The verdict for the plaintiff, the first in the Tampa Bay area, was unfair because of videotaped testimony, the judge says.
Two months ago, Robert R. Jones thought he had won a victory in his five-year legal battle against R.J. Reynolds Tobacco Co.
A Tampa jury awarded him $200,028 and decided that the nation's second-largest tobacco company was responsible for the death of his wife, Suzanne, in 1995. Mrs. Jones had smoked for 43 years.
On Thursday, the Temple Terrace man was sent back to the starting gate.
Hillsborough Circuit Judge Ralph Steinberg ordered a new trial, saying the jury should not have heard videotaped testimony from four expert witnesses called by Jones' attorney. The order throws out the jury's verdict in the first smoker's lawsuit tried in the Tampa Bay area.
"I don't know what to think, to tell you the truth," said Jones, a retired bank trust officer who now suffers from emphysema after smoking for years.
Jones had not talked Thursday to his attorney, Howard Acosta, who spent five years preparing the case and is seeking more than $5-million in attorney's fees and costs from R.J. Reynolds.
Acosta, a solo practitioner in St. Petersburg, battled a team of attorneys hired by R.J. Reynolds from Florida and Ohio, which included Charlene Honeywell, who was then a lawyer at Hill, Ward & Henderson in Tampa and since has been appointed a Hillsborough circuit judge.
Lawyers for R.J. Reynolds praised Steinberg's decision. "Our client takes a very strong position that they are not at fault," said Troy Fuhrman of Hill, Ward & Henderson.
The judge's ruling did not deal with the central issue in the case. Instead, Steinberg decided he had erred when he allowed Jones' attorney to present videotaped testimony by an advertising expert, a public health expert and two tobacco company executives who testified about the addictive nature of cigarettes.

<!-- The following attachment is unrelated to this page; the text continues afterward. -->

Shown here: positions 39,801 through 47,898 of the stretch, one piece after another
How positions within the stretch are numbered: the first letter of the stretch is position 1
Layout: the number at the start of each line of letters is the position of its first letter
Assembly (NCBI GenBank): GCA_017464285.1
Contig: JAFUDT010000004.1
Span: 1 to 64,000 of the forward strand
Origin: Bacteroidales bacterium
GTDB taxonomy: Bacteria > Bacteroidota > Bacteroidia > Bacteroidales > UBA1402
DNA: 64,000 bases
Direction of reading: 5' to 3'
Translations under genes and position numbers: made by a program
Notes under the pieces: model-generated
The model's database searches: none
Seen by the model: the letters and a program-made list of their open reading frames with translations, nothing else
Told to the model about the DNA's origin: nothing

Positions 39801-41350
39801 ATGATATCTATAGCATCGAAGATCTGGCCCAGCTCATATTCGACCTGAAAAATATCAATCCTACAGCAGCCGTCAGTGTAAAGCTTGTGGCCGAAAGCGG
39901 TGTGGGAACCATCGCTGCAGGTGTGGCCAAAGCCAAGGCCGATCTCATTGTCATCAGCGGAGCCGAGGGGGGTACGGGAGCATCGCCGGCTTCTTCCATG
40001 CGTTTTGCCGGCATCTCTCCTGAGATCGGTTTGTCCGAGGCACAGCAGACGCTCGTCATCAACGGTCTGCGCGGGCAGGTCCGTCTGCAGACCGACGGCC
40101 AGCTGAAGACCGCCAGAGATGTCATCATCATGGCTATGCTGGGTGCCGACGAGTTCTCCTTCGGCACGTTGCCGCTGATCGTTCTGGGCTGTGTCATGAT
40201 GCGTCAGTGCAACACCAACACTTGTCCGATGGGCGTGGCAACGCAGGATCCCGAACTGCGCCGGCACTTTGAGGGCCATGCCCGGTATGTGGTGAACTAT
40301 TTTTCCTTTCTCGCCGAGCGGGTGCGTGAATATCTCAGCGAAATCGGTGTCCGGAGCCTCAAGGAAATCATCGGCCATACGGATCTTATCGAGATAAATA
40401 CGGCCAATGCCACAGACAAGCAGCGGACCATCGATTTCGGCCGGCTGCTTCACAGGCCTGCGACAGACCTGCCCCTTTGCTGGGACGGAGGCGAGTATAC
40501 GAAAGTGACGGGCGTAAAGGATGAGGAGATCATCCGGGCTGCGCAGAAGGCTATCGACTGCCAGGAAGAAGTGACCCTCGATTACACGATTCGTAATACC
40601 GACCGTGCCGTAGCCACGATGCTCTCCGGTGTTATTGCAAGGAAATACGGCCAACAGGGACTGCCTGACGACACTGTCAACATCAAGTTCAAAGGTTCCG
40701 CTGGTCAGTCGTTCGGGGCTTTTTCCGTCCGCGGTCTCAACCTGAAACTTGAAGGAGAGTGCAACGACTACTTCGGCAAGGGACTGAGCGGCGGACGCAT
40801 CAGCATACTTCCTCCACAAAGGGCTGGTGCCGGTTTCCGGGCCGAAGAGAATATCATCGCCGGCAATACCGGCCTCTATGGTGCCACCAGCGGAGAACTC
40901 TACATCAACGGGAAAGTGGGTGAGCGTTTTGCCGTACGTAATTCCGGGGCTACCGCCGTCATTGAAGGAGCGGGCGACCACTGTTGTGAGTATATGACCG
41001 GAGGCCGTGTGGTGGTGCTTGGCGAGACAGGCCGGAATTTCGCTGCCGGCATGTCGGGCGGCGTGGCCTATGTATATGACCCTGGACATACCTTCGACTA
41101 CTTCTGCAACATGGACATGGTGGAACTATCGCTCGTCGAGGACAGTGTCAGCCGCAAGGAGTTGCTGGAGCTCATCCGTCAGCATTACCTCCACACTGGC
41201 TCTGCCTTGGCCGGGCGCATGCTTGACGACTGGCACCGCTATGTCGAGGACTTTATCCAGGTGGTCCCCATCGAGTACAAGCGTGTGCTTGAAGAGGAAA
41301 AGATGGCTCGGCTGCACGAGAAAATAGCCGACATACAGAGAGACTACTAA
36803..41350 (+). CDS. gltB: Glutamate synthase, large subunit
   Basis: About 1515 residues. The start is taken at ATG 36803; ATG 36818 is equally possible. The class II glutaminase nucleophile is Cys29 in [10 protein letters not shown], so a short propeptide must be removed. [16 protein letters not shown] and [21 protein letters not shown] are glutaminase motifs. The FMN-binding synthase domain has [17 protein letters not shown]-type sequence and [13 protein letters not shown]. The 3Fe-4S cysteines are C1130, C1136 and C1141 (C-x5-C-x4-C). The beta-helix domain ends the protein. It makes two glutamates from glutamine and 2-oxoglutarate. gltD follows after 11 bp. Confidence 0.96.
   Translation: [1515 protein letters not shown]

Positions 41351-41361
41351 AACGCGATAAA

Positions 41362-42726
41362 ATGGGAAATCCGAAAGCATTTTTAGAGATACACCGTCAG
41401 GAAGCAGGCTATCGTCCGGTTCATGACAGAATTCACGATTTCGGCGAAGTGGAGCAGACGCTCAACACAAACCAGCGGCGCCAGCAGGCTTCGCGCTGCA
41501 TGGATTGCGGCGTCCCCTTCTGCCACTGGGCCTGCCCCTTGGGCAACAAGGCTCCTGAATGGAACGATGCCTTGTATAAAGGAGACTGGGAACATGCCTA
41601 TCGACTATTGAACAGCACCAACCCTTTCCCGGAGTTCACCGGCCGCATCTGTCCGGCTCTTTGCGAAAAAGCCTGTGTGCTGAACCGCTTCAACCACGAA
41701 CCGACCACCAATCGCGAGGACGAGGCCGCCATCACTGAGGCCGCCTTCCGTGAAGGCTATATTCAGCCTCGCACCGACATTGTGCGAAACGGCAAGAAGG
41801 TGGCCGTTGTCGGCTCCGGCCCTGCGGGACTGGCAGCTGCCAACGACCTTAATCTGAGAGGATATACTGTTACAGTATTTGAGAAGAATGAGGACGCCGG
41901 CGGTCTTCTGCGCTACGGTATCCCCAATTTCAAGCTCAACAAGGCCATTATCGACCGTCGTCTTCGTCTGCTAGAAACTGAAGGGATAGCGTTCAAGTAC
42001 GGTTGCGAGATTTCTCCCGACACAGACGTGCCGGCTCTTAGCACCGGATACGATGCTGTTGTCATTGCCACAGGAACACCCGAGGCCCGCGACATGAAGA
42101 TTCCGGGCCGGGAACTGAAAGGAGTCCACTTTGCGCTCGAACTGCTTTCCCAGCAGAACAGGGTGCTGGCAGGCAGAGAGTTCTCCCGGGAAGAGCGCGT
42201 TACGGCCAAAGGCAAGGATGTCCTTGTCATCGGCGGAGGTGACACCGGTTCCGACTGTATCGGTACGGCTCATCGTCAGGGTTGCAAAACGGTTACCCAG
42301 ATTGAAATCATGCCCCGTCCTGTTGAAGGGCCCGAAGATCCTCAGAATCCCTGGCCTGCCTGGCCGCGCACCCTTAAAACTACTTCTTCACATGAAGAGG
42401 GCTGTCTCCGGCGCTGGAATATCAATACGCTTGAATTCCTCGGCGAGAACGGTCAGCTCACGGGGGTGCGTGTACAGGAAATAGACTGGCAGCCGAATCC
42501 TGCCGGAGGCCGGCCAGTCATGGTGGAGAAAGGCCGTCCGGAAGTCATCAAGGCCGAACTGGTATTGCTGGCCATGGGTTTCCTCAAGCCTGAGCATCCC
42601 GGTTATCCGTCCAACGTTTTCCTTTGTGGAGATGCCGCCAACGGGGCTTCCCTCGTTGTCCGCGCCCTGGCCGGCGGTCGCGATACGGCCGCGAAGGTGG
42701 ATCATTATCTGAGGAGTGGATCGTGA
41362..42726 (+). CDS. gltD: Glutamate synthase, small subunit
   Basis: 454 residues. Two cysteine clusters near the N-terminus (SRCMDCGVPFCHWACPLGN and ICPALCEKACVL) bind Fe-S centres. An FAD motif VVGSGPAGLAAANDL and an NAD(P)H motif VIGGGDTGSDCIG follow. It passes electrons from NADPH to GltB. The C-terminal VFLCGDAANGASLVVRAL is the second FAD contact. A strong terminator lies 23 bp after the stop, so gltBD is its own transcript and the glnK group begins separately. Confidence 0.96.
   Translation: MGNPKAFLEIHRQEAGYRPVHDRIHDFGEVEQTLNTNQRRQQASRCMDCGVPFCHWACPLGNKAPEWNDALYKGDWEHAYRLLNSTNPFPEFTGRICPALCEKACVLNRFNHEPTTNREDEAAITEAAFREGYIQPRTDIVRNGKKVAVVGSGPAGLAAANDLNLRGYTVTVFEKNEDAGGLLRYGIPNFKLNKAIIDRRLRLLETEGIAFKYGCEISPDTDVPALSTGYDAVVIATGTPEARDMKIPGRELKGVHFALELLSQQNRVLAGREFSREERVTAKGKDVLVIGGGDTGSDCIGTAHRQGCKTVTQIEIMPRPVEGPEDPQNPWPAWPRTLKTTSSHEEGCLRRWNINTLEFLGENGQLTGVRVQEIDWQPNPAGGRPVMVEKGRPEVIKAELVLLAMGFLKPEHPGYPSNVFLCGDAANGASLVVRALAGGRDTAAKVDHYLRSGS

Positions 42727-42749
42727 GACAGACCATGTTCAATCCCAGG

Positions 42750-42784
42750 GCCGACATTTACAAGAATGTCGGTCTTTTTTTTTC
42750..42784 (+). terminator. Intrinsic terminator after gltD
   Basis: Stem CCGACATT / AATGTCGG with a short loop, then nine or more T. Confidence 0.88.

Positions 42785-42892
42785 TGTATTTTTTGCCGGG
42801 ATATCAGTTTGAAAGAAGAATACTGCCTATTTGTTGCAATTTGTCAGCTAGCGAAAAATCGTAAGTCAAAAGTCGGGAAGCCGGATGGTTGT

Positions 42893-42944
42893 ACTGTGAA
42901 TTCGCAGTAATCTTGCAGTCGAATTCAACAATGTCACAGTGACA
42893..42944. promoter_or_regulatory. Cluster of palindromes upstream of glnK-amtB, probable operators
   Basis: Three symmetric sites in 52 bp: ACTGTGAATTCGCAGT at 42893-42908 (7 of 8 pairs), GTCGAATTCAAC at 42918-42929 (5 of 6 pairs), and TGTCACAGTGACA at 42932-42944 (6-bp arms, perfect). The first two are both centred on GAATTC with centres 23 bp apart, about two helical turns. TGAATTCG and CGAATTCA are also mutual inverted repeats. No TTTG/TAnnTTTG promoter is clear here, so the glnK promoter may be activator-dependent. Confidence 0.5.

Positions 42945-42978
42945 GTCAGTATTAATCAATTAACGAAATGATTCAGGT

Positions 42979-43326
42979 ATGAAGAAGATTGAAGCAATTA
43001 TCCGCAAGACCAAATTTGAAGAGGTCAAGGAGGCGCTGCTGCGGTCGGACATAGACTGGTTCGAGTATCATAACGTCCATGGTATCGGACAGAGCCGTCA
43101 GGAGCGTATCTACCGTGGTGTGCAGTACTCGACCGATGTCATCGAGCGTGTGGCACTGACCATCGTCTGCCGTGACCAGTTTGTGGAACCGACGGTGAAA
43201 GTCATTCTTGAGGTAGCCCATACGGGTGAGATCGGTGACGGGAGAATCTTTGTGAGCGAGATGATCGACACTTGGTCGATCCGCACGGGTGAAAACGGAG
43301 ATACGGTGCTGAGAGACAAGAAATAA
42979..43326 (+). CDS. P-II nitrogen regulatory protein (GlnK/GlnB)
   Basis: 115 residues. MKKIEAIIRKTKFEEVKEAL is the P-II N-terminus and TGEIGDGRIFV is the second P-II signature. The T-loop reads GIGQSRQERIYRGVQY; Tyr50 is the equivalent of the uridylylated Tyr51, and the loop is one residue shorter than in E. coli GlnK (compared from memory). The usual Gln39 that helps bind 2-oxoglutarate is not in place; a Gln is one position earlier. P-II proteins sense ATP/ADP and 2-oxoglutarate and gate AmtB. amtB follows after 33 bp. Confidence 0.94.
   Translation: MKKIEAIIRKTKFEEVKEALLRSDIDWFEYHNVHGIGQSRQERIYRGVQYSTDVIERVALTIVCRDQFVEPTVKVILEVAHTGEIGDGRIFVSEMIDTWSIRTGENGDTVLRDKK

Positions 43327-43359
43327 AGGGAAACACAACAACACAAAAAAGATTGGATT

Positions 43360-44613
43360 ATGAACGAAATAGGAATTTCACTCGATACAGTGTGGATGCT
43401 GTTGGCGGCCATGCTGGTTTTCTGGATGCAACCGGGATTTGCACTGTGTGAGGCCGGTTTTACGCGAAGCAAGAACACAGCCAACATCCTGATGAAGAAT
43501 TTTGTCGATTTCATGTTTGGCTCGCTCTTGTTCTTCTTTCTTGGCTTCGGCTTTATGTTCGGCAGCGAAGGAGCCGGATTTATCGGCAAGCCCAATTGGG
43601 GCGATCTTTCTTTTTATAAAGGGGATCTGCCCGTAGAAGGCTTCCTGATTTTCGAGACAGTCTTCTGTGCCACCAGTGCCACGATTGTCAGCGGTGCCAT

Neither of the tobacco executives had worked for R.J. Reynolds. All four witnesses' testimony came from videotaped statements made in other smoking cases.
During the trial, the judge asked why Jones' attorney had not called the witnesses in person.
The defense was forced to cross-examine the videotaped testimony by playing portions of the tape.
"It denies you the right to confront the witness against you," Fuhrman said. "What you have is a trial by deposition instead of having a live witness."
Plaintiffs' attorneys say videotaped testimony makes it more affordable for lawyers to file tobacco lawsuits. Many lawyers use the same experts, who essentially say the same things in cases across the country. Rather than pay the experts and fly them to trials, the lawyers play a videotape.
"Mr. Acosta has been trying to streamline the process to get more and more cases going without having a protracted period for all of them," said Edward Sweda, a lawyer with the Tobacco Products Liability Project in Boston, which has been watching the case.
Acosta could not be reached for comment Thursday.
Judge Steinberg allowed the jury to hear the videotapes because the Legislature passed a law in 1998 making taped testimony admissible as evidence.
But unbeknownst to the judge, the Florida Supreme Court was reviewing the new law as the R.J. Reynolds case was being heard. On Oct. 26, two weeks after the verdict, the Supreme Court decided not to accept the new law as part of Florida's evidence code, saying it posed grave constitutional concerns.
The Supreme Court's ruling prompted Steinberg to order a new trial.
Sweda said that throwing out videotaped testimony won't be "a make or break factor" in future tobacco lawsuits.
"I think there still remains a substantial likelihood the next jury would return a verdict for the plaintiff," he said.
The jury in October decided not to assess punitive damages against R.J. Reynolds, which have run into the millions in other lawsuits. That's now a possibility with a new trial.
Jones, whose wife kept smoking even after aggressive lung cancer was diagnosed in her, said he knew the verdict would be contested.
"If they had not gotten a new trial, they would have gotten an appeal," he said. ""They are going to drag it on as long as possible."
Jones said he needs to talk to his attorney before deciding what to do.
"I am optimistic in the fact that I think I am right, and I think they are wrong," Jones said.